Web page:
Exchange-traded funds are fashionable. Most, as measured by total expense ratios, are cheap compared with traditional open-end mutual funds. ETFs offer potential tax benefits and can be bought and sold throughout the trading day whereas mutual fund transactions occur only at daily closing quotes.

So it would seem to be a no-brainer: Forget about mutual funds and buy and sell those trendy ETFs, right?

Not necessarily!

An ETF's advantage of a lower expense ratio than a comparable no-load mutual fund can evaporate because of brokerage commissions on trades. For the same reason, small transactions for portfolio rebalancing purposes or for regular "dollar cost averaging" programs are impractical with ETFs.

Even though ETFs are great investment vehicles in many respects, investors are advised to look closely at all costs -- especially brokerage commissions -- from every angle before opting for ETFs over mutual funds.

As a simplified example, suppose you're interested in a no-load mutual fund with an annual total expense ratio of 0.20%. But an ETF with an identical portfolio exists, priced at $42 per share, with a total expense ratio of only 0.07%.

If you intend to invest slightly more than $4,200 and have an online brokerage account that charges $20 for a typical trade, it would cost $4,240 to buy 100 shares of the ETF and then sell the holding some time in the future. If the price were to remain unchanged, the annual expenses would be $2.94. But the yearly expenses for $4,240 of the no-load mutual fund would amount to $8.48.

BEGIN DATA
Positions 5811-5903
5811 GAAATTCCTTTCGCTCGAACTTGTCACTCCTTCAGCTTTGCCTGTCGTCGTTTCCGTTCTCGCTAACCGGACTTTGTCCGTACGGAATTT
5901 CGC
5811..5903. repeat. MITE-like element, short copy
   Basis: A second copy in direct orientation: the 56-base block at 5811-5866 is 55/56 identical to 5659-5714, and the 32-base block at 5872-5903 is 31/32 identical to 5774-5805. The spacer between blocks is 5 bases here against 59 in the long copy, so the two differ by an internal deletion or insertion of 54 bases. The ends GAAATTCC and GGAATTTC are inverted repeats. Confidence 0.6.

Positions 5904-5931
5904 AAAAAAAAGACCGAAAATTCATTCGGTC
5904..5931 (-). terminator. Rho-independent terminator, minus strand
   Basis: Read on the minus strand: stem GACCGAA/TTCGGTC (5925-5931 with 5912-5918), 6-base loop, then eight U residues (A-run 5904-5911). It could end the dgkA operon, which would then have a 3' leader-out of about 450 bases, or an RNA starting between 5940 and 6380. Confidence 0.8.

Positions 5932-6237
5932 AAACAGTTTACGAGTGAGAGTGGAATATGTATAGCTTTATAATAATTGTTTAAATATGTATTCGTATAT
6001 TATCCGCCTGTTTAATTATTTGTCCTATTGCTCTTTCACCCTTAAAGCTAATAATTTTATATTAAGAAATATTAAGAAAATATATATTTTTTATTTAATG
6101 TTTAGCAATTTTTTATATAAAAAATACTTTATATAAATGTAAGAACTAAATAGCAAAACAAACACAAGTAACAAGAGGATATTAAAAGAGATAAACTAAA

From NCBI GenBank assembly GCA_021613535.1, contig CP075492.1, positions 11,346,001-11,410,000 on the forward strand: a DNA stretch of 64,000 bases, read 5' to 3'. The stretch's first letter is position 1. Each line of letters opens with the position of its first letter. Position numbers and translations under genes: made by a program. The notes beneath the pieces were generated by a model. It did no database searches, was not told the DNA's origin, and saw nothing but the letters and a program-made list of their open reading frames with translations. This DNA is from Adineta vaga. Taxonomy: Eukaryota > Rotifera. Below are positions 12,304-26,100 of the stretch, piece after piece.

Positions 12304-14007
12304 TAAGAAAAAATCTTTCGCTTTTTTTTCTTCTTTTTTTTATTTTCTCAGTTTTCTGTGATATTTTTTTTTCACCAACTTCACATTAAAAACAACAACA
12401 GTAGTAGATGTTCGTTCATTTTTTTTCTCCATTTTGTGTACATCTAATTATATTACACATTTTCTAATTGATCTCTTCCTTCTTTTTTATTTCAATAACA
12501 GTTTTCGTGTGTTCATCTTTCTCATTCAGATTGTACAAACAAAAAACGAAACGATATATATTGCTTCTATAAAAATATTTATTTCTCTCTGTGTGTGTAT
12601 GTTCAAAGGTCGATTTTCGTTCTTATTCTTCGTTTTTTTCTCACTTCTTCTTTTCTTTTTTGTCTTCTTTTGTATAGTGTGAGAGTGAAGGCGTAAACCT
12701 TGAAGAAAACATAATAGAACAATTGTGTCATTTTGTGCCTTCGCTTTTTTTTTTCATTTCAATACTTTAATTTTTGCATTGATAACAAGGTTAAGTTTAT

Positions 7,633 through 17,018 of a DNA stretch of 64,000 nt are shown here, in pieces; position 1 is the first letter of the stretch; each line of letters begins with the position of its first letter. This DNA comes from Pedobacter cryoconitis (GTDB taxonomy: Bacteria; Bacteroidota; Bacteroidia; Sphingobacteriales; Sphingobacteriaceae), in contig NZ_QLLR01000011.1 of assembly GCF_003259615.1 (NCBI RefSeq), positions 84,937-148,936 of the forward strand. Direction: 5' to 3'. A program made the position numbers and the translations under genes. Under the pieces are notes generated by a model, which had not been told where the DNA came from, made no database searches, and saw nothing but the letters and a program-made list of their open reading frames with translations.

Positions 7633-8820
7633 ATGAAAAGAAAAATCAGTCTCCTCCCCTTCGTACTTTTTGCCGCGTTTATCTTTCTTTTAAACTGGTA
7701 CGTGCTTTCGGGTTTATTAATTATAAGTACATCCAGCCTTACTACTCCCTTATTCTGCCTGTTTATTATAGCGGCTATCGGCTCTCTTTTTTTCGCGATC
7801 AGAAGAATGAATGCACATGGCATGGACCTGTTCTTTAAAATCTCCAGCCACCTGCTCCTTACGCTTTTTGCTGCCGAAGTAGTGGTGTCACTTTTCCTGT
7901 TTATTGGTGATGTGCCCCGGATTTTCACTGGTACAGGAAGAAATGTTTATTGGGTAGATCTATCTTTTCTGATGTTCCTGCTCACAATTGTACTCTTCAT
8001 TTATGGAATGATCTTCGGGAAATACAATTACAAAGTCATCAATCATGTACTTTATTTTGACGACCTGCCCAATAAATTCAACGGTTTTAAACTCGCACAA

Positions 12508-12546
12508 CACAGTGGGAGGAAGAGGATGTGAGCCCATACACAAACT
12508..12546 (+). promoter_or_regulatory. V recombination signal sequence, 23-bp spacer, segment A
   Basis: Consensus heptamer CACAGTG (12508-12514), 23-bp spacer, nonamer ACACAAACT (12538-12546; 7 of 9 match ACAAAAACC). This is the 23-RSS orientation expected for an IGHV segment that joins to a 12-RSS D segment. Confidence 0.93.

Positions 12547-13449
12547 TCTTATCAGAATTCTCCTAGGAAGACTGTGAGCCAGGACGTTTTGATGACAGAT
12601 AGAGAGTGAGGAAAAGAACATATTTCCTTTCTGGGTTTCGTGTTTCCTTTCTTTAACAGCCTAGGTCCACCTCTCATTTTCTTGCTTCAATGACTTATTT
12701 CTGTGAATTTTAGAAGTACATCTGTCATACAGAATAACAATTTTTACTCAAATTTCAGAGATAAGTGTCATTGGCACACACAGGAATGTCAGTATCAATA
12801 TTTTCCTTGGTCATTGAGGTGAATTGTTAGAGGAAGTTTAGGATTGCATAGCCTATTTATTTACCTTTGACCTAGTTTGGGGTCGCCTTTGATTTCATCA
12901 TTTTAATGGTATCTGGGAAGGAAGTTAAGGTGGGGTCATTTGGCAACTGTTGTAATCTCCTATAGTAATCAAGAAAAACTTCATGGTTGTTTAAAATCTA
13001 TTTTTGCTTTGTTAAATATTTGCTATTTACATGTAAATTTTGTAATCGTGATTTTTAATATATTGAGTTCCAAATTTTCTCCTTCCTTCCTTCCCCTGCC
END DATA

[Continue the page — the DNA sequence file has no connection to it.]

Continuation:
So you can get $40 more by buying the mutual fund instead of the ETF -- equal to a $20 commission to buy the ETF and then $20 to sell it later on. But the value of the fund investment is being depleted by $5.54 more per year than with the ETF ($8.48 minus $2.94). So dividing $40 by $5.54 reveals that a rough "breakeven" on buying the ETF is 7.2 years, meaning that in this case the fund makes sense for the first 7.2 years, with the ETF having the overall cost advantage thereafter.

(The above "breakeven" is described as "rough" because those with quantitative inclinations will point out that "linear" rather than "geometric" extrapolations are used. In addition, "quants" who consider the time value of money will note that the "net present value" of the $20 brokerage commission to sell the ETF in the future is really around $16.26, assuming a normalized 3% "discount rate." Moreover, no bid/ask spreads are assumed on the purchase and sale of the ETF. Nor are they factored into the calculations, since that the sale of the ETF doesn't really "cost" $20 in commissions; rather it results in $20 being deducted from the proceeds. In most cases, all of these assumptions would net out to a value not much different than using the simple methodology above.)

In fact, a real-world example of the above "breakeven" analysis exists, as do many others. The no-load

Vanguard Large Cap Index Fund

(VLACX) - Get Report

and the

Vanguard Large Cap ETF

(VV) - Get Report

, both track the MSCI U.S. Prime Market 750 Index. If we assume 7% portfolio growth, $20 buy and sell commissions on the ETF and a 3-cent bid/ask spread on the initial purchase (note: the growth projection, commissions and bid/ask spreads are all hypothetical and used solely as examples and do not represent forecasts by Ratings. The annual expenses are based on the midpoints of the projected yearend values.), then the breakeven -- where the ETF becomes the more cost-efficient investment -- comes slightly after the end of the sixth year.